I was recently perplexed when I received a request to speak to a group of senior managers about reducing complexity — mostly because I had worked with their company fifteen years earlier on the same subject; and they had since developed a reputation for being good at simplification. Why did they want to revisit what was already a core competence?
Once I met with the senior management team, the answer became very clear: Whatever institutional knowledge about simplification that had once resided in the company was now lost. Over the years, despite a number of well-meaning efforts, the focus of senior managers had shifted, the original training had been forgotten, and many of the messages on the subject had become empty rhetoric. In fact, astoundingly I was one of the main repositories of institutional memory about how to master simplification — an external consultant who had not worked with the firm for a number of years!
Although this is an extreme example, it's not unique. Organizations spend a lot of time and resources developing knowledge and capability. While some of it gets translated into procedures and policies, most of it resides in the heads, hands, and hearts of individual managers and functional experts. Over time, much of this institutional knowledge moves away as people take on new jobs, relocate, or retire. Knowledge also degrades when a new senior executive or CEO introduces a different agenda that doesn't build on earlier knowledge, or contradicts what was done previously. And knowledge disappears even more rapidly when a firm reorganizes or merges with another and there is a subsequent reshuffling of the cast of characters.
Most large organizations today regularly experience these dynamics. The result is that the informal, people-based institutional knowledge that is so critical to organizational effectiveness seems to have a shorter and shorter shelf life. As one colleague commented after visiting a long-time client that had gone through three mergers and multiple CEOs: "It feels like 'Invasion of the Body Snatchers.' The names of the department are all the same, but the people act differently."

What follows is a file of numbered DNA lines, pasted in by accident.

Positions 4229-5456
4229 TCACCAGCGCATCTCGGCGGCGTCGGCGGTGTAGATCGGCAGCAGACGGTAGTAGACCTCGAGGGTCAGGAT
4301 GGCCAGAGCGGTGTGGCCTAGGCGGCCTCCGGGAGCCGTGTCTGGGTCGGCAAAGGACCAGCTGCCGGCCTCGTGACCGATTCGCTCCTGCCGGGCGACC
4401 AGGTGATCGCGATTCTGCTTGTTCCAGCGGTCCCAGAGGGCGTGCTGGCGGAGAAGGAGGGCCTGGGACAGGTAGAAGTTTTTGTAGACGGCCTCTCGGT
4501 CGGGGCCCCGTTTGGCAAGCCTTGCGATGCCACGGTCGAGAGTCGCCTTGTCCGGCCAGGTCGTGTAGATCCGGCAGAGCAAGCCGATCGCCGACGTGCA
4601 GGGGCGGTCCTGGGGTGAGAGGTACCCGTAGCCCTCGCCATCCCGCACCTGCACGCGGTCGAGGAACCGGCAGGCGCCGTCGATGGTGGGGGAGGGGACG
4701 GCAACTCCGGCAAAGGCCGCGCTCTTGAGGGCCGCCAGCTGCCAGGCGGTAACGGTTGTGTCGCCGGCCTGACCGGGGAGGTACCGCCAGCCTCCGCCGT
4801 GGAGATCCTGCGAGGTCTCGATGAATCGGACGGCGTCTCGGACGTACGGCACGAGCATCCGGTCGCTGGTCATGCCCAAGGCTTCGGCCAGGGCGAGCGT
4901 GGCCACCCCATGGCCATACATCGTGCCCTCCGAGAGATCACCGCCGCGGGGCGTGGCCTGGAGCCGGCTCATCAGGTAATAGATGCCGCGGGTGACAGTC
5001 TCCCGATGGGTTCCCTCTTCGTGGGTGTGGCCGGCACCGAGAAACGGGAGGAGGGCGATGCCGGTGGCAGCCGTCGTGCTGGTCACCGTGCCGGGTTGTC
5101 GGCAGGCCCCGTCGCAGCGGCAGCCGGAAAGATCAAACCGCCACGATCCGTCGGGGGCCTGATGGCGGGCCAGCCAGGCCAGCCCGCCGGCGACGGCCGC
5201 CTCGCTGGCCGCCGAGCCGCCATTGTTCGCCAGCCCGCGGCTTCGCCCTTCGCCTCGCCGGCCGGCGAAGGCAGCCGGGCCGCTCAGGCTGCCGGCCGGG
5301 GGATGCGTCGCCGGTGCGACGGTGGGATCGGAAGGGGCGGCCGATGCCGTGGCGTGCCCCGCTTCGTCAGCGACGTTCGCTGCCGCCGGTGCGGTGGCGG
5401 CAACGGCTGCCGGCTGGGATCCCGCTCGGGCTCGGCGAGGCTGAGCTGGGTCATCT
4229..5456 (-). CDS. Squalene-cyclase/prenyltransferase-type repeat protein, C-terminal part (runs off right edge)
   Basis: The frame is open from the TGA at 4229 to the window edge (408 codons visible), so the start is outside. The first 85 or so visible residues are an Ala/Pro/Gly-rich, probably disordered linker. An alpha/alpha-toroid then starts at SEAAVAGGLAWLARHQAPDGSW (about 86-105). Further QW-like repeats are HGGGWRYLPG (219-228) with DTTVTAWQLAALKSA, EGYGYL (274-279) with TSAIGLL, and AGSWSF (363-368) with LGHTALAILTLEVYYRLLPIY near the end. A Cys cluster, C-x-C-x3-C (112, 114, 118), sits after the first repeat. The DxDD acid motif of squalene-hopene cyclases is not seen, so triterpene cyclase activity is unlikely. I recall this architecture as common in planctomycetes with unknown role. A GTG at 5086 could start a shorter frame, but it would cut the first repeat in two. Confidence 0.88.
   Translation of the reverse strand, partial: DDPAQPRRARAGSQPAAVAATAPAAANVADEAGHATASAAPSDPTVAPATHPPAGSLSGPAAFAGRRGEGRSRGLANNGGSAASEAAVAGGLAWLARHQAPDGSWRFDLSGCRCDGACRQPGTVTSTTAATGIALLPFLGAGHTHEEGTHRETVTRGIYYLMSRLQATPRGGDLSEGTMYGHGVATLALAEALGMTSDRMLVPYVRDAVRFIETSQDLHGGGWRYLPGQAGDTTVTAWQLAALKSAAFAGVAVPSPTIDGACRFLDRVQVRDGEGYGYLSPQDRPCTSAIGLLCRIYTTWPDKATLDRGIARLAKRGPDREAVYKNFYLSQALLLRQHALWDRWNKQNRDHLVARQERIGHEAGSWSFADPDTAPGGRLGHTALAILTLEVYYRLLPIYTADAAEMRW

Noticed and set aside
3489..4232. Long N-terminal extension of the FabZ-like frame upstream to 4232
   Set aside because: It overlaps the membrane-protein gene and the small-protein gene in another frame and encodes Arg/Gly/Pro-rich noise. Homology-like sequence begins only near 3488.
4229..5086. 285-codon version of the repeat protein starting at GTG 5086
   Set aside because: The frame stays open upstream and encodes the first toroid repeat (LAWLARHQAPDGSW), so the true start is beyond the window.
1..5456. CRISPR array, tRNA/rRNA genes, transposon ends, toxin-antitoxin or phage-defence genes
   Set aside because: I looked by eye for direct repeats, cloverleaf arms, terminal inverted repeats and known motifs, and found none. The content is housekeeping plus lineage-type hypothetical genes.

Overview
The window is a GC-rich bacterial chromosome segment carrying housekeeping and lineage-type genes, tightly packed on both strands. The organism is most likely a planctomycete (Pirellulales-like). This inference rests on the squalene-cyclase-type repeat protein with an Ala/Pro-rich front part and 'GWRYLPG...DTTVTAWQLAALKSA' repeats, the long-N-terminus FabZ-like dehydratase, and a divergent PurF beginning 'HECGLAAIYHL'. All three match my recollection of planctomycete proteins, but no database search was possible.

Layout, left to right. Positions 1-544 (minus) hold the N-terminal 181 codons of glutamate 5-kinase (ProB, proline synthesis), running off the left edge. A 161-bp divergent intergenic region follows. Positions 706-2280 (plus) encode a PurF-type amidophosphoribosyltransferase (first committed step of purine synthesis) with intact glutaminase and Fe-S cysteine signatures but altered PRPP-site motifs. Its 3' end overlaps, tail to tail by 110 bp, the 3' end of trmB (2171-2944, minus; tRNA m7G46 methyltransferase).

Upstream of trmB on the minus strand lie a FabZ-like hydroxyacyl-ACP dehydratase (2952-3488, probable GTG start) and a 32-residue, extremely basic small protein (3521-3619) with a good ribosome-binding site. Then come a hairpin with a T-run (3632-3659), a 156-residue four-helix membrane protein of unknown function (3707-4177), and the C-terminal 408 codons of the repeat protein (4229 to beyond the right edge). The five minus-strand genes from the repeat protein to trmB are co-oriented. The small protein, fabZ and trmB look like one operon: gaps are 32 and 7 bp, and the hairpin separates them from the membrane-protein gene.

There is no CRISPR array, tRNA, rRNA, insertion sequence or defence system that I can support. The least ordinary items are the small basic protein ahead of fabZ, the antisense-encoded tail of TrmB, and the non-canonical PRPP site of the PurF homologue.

So what can you do to overcome the rapidly accelerating loss of institutional knowledge?
First, build an explicit strategy for maintaining institutional memory, even in your own team. Don't assume that it will happen by itself. On the contrary, if you don't pay attention, the knowledge base of your team or business unit will potentially atrophy.
Second, as part of your strategy, identify the few key things that you want every member of your team to know or be able to do — and figure out how to turn this from an implicit assumption to an explicit expectation. You might for example, build the mastery of this core knowledge into the onboarding process for new team members, and have refresher sessions as part of your off sites or leadership meetings.
Finally, use technology to create a process by which your team continually captures and curates institutional knowledge — to make it a living and evolving body of useful information that is accessible to people as they come into the organization. Intel for example has an internal wiki (called Intelpedia), which gives employees a way of both capturing and accessing important terms, procedures, historical incidents, and more.
In this day and age of Alzheimer's Disease and dementia, everyone knows that an individual's memory is fragile. What we often don't recognize is that organizational memory is much the same — and if we don't actively preserve it, we put ourselves at risk.